By SHARON YAMATO
I’ve always been bad at making New Year’s resolutions so I decided to write some 2023 reflections (or confessions?) instead. What prompted these musings was a health scare that forced me to ponder quality-of-life issues in a way I’ve never had to do before.
Let me begin with the fact that I’m 73 and have no children. If my mother were alive, she would be horrified. “You need to have children who will take care of you when you get old,” she would nag. It seemed appropriate for a mother of nine; however, it was just the right thing to say to me, her youngest daughter, to make me want to stay childless forever. As the years passed and I face old age, I’ve decided to reflect again on her words as an indication of what happiness and getting old now means to me.
I recently read an excerpt from a memoir called “Ladyparts” that spelled out rules for middle-age happiness. I had managed to throw cold water on age as a late baby boomer who always felt comforted knowing there was an abundance of us who managed to outlive age statistics, while still considering myself middle-aged. As I turned 70, I continued to run 30 miles a week, added a blue/purple tint to my graying hair, and kept my weight more or less around 140 pounds (though it definitely helps if you never weigh yourself). I went from middle age to old age without even noticing.
Then it happened. A sudden blow of mortality jolted me when my partner of nearly 30 years was struck with an inexplicable illness, forcing me to spend sleepless nights dwelling on such end-of-life thoughts as advance directives, provisions for long-term care, and the sadness that only loneliness brings.
An expert in denial (even as beloved friends or their loved ones were aging and dying around me), I never expected death to creep up on me in my own house. What’s more, I was blindsided when depression suddenly surfaced. I thought I had it all going for me until I remembered no one gets out of here without suffering the pain of loss. How to survive it required me to come up with some necessary rules for old-age happiness.
Coincidentally, in its weekly “Wellness” letter, The N.Y. Times had devised a program called the “7-Day Happiness Challenge” and reported one clear finding, i.e., “Strong relationships are what make for a happy life.” Experts say it’s the quality, not quantity, of those relationships that can help cure depression, protect against stress, and even help with memory loss (one of my current least favorite infirmities).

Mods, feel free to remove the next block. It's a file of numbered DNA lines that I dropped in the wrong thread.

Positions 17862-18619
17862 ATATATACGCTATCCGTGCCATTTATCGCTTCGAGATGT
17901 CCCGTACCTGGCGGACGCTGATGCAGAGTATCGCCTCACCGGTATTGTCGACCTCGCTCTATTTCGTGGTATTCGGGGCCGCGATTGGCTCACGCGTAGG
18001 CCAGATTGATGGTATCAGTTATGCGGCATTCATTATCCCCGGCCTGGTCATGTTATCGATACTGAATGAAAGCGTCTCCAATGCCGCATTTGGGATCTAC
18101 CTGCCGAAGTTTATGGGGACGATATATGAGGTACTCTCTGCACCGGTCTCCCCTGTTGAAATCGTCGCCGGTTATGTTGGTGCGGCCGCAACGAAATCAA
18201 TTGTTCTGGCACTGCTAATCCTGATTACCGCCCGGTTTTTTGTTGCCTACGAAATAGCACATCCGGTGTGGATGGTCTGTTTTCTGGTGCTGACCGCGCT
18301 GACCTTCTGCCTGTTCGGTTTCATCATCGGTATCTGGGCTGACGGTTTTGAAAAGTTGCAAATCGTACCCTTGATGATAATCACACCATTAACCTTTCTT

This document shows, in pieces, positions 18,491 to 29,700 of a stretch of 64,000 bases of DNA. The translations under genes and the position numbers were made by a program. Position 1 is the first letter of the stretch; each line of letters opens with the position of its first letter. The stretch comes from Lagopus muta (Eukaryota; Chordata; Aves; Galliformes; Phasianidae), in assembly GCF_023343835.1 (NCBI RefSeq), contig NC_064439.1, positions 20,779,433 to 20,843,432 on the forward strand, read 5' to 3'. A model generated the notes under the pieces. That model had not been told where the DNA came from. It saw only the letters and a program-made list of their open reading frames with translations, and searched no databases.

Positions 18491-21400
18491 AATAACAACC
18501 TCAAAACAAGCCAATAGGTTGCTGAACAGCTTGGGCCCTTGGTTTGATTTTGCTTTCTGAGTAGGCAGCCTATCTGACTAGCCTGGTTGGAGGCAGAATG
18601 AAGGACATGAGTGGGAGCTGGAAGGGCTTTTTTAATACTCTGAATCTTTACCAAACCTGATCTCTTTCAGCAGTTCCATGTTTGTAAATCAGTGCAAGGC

They encourage developing those never-too-late connections however possible, whether it be talking to the mailman or joining a gym or knitting group. Following a passion can lead to invaluable friendships—just ask anyone like me who belongs to a running group.
However, after hearing from these experts I was still confounded as to what to do if I were to lose the most significant and strongest relationship of my life.
This horrible thought led me to devise rule number one for old-age happiness: surround yourself with good friends. Fortunately, I was able to lean on several of their strong shoulders to seek advice, comfort, and a dry shirt to absorb my tears. It may sound clichéd, but there’s nothing like a friend to remind you that you are not alone. I like to think of it as a mutually satisfying expression of gratitude and love. Sometimes it requires a little extra effort to keep and stay in touch, like an occasional lunch or dinner date or even just a phone call or text message, but there’s no way to measure the soothing results of a real and true friendship.
For whatever reasons (and it may sound very un-JA or contrary to any culture for that matter), I’ve always chosen to surround myself with friends over family. Perhaps it’s because friends don’t carry the same heavy baggage that family members sometimes bring. As much as my mother would argue that one’s children offer the best support, I prefer the kind that doesn’t come with the price tag of duty or obligation.
For my second rule of old-age happiness, I refer to a letter I recently read from a college friend whose partner of 30 years had died just three days before the ball dropped in Times Square in that annual symbolic ritual of throwing off the old and celebrating the hope and joy of a new year. My old-age friend described how his life was now being defined by its losses, and his sadness was transmitted through me by more than his pen but also by my shared thoughts of unimaginable loss.
But rather than end his letter on a note of sadness, he went on to focus on the precious memories that will last forever to comfort him. Those of us who have been touched by irreplaceable loved ones who filled our lives with greatness are indeed fortunate to have any number of cherished memories. Which leads me to the second rule of old-age happiness: to practice gratitude however we can.
Once we overcome the grief of loss, observe gratitude, and gather around our friends, we can then practice the third rule of old-age happiness, and that is to keep smiling and laughing as much as is humanly possible.
Sharon Yamato writes from Playa del Rey and can be reached at firstname.lastname@example.org. Opinions expressed are not necessarily those of The Rafu Shimpo.